SAT 19 - 1 - 2019
Nov 8, 2018
The Daily Star
Saudi king shows support for crown prince
Stephen Kalin| Reuters
RIYADH: Saudi Arabia’s King Salman has embarked on a domestic tour this week with his favorite son, demonstrating his support for his chosen heir despite the crisis spawned by the murder of journalist Jamal Khashoggi. Roads were lined with Saudi flags and images of the king and his son Crown Prince Mohammad bin Salman, when they arrived in the central region of Qassim late Tuesday. Distinguished figures greeted them and children offered flowers.
The tour is the latest public outreach by the 82-year-old monarch, apparently intended to shore up the power of Prince Mohammad, who has taken over day-to-day rule but whose reputation was battered in the month since Khashoggi was killed in the Saudi consulate in Istanbul.
State media said the king laid the foundation for new or planned projects worth $1.12 billion and ordered the release of some people from debtors’ prison in Qassim, a conservative province in the heart of the Arabian peninsula.
“There is a lot of tension, fear and apprehension among Saudis in the aftermath of the Khashoggi affair. So it’s a trip that reassures the various regions that the king is still in his place and he’s the highest authority,” said Madawi al-Rasheed, a London-based Saudi author critical of Al-Saud. Turkish officials have accused the crown prince of ordering Khashoggi’s murder. U.S. President Donald Trump has suggested ultimate responsibility lies with Prince Mohammad as de facto ruler.
Saudi Arabia, which offered numerous contradictory explanations for Khashoggi’s disappearance, now says the U.S.-based Washington Post columnist was killed in a rogue operation. Prince Mohammad broke weeks of silence on Oct. 25 to vow justice would prevail.
King Salman stepped in to defuse the situation. He sent a trusted aide to Turkey last month, then fired five senior officials, including his son’s most trusted adviser.
After weeks of lying low, the prince has now returned to the public stage. He visited troops near the border with Yemen, where Riyadh is involved in a 3-1/2-year war, appearing in an online video Monday with a soldier he called a hero. In a ceremony at a Riyadh university, he laid the foundation stone for a planned nuclear research reactor.
Greg Gause, a Gulf expert at Texas A&M University, said the domestic tour with his father did not indicate that the royal family is in the clear yet, only that “the king is confident that nothing is afoot right now.”
The crown prince consolidated his rule by stripping his most powerful cousins from positions of authority, while others were caught up in an anti-corruption crackdown and confined in a luxury hotel for months.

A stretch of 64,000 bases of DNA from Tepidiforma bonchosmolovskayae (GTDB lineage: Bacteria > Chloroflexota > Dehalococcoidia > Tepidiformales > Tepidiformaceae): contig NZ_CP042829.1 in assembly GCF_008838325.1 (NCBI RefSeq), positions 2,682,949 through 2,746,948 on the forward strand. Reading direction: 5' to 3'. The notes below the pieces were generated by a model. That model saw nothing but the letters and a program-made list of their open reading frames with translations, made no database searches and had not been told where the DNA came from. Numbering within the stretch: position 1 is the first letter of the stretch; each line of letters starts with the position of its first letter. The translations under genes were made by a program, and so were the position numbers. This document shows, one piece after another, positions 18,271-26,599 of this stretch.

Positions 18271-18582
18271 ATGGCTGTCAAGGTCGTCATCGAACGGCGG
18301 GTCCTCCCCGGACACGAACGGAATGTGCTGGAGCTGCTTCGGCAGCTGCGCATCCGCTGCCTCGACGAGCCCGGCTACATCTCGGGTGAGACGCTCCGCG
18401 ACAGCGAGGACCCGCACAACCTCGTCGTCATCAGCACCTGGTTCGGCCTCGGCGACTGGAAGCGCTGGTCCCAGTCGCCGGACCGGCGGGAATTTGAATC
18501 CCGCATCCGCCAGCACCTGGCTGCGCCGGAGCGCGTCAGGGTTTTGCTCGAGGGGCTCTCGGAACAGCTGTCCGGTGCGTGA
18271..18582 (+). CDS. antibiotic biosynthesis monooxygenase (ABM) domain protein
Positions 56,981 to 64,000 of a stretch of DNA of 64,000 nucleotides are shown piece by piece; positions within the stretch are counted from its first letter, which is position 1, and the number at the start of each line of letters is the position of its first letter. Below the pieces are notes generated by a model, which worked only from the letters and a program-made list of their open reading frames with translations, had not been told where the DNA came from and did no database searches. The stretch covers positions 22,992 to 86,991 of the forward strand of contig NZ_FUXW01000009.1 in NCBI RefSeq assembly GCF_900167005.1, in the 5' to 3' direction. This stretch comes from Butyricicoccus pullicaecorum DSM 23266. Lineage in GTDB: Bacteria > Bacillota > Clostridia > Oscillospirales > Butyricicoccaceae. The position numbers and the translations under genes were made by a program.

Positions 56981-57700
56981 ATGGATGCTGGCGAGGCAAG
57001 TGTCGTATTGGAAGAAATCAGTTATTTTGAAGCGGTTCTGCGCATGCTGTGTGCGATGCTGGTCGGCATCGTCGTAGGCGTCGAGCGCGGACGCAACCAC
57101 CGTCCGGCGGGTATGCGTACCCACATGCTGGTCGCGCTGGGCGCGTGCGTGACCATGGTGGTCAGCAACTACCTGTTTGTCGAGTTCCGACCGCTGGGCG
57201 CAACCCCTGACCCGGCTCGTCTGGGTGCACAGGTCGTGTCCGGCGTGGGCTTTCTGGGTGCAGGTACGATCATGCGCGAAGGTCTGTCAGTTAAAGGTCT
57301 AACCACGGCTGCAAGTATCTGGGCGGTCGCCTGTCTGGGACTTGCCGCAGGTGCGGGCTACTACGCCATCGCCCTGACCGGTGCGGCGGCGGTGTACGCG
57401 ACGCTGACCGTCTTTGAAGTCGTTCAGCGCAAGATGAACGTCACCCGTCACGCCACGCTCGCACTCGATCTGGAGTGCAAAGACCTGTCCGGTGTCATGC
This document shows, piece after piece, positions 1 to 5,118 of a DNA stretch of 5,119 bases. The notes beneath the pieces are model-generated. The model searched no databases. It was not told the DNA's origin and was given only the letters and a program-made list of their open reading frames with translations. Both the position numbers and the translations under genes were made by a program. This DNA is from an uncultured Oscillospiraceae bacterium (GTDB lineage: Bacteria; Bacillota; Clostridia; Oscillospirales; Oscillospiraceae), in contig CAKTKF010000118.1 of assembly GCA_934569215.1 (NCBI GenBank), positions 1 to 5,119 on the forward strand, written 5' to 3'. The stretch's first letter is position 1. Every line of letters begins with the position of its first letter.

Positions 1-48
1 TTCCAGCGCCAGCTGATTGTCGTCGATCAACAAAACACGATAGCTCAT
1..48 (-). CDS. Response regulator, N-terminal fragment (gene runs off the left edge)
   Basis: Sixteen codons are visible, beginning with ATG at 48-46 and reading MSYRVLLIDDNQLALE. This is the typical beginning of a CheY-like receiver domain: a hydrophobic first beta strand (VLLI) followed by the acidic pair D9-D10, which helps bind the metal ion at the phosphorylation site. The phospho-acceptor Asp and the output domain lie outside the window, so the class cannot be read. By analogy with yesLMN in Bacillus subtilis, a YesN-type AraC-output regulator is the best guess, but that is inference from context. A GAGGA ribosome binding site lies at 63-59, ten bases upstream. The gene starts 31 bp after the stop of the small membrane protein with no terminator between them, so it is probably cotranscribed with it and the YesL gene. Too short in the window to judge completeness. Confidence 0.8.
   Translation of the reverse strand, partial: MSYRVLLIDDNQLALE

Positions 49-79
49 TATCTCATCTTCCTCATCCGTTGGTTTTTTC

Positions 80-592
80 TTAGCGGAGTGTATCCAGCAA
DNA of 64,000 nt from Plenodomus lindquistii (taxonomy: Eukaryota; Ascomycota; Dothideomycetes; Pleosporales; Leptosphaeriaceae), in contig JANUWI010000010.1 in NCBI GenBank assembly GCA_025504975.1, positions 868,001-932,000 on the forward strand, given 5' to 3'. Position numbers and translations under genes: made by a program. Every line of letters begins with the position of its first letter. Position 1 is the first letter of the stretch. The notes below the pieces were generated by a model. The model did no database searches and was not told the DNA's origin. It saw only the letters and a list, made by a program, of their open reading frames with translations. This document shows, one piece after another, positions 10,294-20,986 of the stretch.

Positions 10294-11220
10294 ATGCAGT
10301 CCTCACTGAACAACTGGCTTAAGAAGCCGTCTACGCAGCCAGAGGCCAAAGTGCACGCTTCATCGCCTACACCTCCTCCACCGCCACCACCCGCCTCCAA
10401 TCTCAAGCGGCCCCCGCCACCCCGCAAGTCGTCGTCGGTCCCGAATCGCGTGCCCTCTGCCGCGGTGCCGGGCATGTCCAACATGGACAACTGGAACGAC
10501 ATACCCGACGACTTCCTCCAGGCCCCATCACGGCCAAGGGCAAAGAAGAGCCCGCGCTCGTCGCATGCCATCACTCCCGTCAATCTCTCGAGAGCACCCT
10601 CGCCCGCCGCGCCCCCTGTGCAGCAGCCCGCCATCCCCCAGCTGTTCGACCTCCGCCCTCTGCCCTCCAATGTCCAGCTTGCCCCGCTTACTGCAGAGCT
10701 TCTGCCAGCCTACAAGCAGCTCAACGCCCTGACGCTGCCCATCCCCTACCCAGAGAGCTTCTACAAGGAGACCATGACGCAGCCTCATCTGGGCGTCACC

There have been signs since last week that some princes are being rehabilitated to foster family unity in the wake of the Khashoggi killing. Last week, one of the king’s surviving younger brothers, Prince Ahmad bin Abdel-Aziz, returned from a 2-1/2 months stay abroad where he had appeared to criticize the leadership.
Two of the king’s nephews, detained last year, appear to have been released, with pictures circulating of them reuniting with family.
Diplomats say the ruling family is “circling the wagons.” But there is no indication King Salman is considering elevating another prince, either to replace his son or balance his authority by serving as his deputy.
“Prince Mohammad is not going anywhere. The family is meeting and they will unite stronger behind him,” a senior Arab diplomat said. “There is no way back” after the king cleared the crown prince’s path to the throne by sidelining potential rivals last year.
The king’s decision to put Prince Mohammad in charge of restructuring the intelligence apparatus a move aimed at addressing a purported cause of the Khashoggi crisis indicates that the crown prince remains “untouchable,” the diplomat added.
Tuesday evening, as King Salman and his heir arrived in Qassim, north of Riyadh, to a stadium of cheering residents, online photos emerged showing Prince Abdel-Aziz bin Fahd with his brothers and daughters in a residential setting.
The images were the first of the prince, the son of a former king, since his detention, which the government never acknowledged. It was not made clear whether he had reached a settlement with the state like other detainees who were subsequently released, or if his freedom is still restricted.
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